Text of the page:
The way to solve this (ignoring the problem of leap year for a moment since it won't change the answer much) is this.
It is easier to combine probabilities then to tease them apart, so we change the problem a bit. Instead of caculating the odds that two people will share a birthday, it turns out it is easier to calculate teh odds that some number of people won't share a birth day (and then just subtract from 1).
The first person has a birthday.
The second person can be born on any of the 365 days, 364 of them won't be a match, so the odds that the second person doesn't share a birthday with the first is 364/365.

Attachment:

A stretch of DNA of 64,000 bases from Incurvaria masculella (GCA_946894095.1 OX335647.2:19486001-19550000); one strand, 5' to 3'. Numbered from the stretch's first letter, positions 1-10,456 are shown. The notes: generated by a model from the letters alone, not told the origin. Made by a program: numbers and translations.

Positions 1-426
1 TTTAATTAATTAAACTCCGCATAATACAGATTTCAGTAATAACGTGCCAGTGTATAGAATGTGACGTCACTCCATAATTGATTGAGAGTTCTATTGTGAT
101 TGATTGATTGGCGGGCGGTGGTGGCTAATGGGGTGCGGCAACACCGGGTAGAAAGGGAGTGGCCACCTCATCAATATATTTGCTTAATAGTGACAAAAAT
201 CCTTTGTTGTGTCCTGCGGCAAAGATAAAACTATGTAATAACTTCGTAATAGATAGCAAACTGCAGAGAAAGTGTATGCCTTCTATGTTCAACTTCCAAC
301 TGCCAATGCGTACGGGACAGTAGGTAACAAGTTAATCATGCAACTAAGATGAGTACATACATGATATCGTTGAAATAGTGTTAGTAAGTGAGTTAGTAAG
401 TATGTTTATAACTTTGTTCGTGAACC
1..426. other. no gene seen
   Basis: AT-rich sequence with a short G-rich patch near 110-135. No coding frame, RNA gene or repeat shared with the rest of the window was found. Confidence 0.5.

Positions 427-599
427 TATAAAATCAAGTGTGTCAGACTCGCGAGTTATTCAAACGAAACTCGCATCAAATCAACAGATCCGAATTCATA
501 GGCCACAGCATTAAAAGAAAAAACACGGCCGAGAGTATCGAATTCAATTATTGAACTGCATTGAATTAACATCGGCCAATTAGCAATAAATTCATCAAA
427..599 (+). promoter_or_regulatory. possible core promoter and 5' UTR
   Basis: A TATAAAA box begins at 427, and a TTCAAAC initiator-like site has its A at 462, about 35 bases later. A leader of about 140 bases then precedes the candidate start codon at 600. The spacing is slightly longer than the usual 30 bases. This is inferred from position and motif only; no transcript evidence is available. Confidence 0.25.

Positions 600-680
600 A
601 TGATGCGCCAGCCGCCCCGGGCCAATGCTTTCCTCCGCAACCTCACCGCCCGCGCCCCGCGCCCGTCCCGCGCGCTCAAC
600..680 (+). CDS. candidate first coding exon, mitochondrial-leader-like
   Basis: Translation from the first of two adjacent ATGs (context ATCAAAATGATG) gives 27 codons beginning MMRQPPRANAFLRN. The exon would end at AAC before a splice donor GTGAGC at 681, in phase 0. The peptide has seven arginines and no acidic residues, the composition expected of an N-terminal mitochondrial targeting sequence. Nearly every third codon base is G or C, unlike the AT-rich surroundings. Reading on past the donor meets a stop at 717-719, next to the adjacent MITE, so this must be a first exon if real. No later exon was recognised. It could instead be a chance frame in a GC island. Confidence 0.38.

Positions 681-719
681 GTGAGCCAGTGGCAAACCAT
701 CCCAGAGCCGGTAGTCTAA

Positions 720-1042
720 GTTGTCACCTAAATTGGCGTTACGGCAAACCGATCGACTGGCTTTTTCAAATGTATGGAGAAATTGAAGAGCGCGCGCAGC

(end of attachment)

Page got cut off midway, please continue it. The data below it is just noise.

The third person can be born on any of the 365 days. Of all the times the first two people have unique birthdays, so the odds of the third person having a unique birthday is 363/365. The so the total odds of 3 people having unique birthdays is 364/365 * 363/265
So the get 30 people with unique birthdays you multiply all of these probabilities together.
364/365 * 363/365 * 362/365 ..... * 335/365
This comes out to about 29.4% (which is the odds of 30 people having unique birthdays). This means the odds that two of them will share a birthday is about 70.6%.
I would say this falls short of "near certainty".